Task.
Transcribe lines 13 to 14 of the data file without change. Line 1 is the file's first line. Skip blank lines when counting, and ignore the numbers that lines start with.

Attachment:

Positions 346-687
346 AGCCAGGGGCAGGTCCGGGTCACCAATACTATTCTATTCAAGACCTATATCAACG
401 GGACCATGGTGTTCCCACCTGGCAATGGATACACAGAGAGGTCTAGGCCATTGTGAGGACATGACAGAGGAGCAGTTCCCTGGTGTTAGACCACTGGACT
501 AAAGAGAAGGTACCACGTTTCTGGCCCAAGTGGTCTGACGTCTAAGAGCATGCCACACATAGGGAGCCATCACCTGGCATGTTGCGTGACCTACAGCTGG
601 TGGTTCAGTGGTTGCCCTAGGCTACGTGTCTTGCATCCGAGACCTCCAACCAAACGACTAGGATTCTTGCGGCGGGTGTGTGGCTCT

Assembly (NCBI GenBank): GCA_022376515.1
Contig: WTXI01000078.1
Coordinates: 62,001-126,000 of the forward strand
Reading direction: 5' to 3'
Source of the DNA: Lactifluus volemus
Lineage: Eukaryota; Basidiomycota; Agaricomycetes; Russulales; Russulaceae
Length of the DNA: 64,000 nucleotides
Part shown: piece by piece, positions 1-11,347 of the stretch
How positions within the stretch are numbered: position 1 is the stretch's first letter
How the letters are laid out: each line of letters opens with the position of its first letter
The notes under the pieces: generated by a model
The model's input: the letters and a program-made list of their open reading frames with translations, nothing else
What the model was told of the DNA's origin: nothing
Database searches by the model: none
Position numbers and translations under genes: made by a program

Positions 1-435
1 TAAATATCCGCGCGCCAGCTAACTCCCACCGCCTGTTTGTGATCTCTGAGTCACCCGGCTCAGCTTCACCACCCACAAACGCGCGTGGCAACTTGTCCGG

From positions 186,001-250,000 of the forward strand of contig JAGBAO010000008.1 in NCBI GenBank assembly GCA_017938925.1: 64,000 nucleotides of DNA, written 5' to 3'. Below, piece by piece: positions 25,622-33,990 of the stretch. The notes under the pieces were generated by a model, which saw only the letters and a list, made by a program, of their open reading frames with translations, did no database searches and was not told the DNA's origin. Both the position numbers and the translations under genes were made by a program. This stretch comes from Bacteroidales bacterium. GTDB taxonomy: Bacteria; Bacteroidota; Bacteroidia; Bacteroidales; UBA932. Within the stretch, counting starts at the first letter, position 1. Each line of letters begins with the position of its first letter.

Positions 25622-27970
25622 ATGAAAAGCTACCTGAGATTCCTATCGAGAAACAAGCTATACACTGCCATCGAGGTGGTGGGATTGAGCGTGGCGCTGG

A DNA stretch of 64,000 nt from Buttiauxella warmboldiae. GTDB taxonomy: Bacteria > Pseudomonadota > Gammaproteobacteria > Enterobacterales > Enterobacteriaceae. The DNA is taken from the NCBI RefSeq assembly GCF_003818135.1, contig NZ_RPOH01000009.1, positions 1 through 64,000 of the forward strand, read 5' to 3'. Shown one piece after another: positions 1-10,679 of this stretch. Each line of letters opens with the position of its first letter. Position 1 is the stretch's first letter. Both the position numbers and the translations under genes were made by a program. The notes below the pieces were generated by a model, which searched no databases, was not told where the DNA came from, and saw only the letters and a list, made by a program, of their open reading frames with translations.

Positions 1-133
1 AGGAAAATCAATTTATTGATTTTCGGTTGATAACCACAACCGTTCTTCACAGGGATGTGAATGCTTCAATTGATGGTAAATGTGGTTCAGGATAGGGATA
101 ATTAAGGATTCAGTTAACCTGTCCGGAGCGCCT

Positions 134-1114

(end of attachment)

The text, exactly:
Part shown: piece by piece, positions 1-11,347 of the stretch
How positions within the stretch are numbered: position 1 is the stretch's first letter